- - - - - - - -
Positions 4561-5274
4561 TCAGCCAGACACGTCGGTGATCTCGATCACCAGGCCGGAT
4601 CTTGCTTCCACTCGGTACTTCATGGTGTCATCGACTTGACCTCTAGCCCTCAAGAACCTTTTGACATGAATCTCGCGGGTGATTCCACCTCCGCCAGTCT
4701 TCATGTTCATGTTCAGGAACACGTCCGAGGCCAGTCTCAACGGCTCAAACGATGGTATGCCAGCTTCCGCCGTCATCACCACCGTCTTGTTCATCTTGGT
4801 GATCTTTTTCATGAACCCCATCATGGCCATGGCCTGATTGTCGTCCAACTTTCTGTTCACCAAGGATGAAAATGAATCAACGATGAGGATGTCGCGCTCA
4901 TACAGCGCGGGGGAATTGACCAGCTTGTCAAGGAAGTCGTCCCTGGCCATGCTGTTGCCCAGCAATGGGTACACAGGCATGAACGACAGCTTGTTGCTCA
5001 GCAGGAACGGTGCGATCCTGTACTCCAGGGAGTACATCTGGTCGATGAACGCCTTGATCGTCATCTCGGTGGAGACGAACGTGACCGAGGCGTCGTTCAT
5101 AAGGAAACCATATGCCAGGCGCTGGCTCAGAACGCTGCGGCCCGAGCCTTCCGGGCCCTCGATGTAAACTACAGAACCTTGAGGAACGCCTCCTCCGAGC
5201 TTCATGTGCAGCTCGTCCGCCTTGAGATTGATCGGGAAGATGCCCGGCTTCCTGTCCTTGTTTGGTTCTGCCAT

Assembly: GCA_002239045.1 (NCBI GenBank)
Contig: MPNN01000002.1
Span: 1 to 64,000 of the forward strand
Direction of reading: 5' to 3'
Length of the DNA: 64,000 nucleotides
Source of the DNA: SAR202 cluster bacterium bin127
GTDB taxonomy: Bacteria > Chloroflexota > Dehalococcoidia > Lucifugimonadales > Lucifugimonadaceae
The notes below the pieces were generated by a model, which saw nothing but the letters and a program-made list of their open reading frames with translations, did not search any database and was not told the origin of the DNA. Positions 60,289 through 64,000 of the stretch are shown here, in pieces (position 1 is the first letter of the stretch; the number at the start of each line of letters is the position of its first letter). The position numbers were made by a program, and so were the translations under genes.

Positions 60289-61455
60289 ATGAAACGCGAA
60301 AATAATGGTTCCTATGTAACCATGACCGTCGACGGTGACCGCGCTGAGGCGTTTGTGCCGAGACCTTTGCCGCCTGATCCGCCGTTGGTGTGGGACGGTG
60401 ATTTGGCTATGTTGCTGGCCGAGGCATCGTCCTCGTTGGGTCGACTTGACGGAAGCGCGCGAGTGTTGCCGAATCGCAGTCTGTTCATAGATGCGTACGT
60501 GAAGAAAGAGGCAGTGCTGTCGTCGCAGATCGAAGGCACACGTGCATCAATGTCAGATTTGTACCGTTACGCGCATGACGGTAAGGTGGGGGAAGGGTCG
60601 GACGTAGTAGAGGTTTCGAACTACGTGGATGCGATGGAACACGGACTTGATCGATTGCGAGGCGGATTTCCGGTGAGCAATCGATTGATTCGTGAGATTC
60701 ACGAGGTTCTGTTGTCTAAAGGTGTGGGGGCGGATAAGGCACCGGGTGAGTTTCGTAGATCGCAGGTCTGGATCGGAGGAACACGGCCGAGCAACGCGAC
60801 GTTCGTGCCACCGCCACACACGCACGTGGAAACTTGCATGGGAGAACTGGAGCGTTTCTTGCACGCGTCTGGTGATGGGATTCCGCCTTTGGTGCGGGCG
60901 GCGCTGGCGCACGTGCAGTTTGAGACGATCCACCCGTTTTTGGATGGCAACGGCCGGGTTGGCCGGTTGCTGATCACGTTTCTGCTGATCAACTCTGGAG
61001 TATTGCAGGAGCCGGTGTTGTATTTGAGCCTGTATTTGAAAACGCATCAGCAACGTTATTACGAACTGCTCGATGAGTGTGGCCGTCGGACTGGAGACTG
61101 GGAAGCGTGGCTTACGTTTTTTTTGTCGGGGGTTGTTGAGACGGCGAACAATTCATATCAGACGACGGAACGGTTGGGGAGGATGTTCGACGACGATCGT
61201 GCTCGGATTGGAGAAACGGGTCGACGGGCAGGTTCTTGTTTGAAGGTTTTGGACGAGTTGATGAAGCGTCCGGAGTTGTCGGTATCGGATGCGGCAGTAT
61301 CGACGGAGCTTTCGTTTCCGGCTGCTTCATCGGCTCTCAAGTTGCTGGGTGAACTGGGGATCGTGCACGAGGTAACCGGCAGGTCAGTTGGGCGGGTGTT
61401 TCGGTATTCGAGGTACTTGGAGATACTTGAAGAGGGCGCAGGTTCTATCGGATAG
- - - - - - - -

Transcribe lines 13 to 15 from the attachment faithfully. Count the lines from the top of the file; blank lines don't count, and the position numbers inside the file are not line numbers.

Direction of reading: 5' to 3'
Length of the DNA: 64,000 nucleotides
Source of the DNA: SAR202 cluster bacterium bin127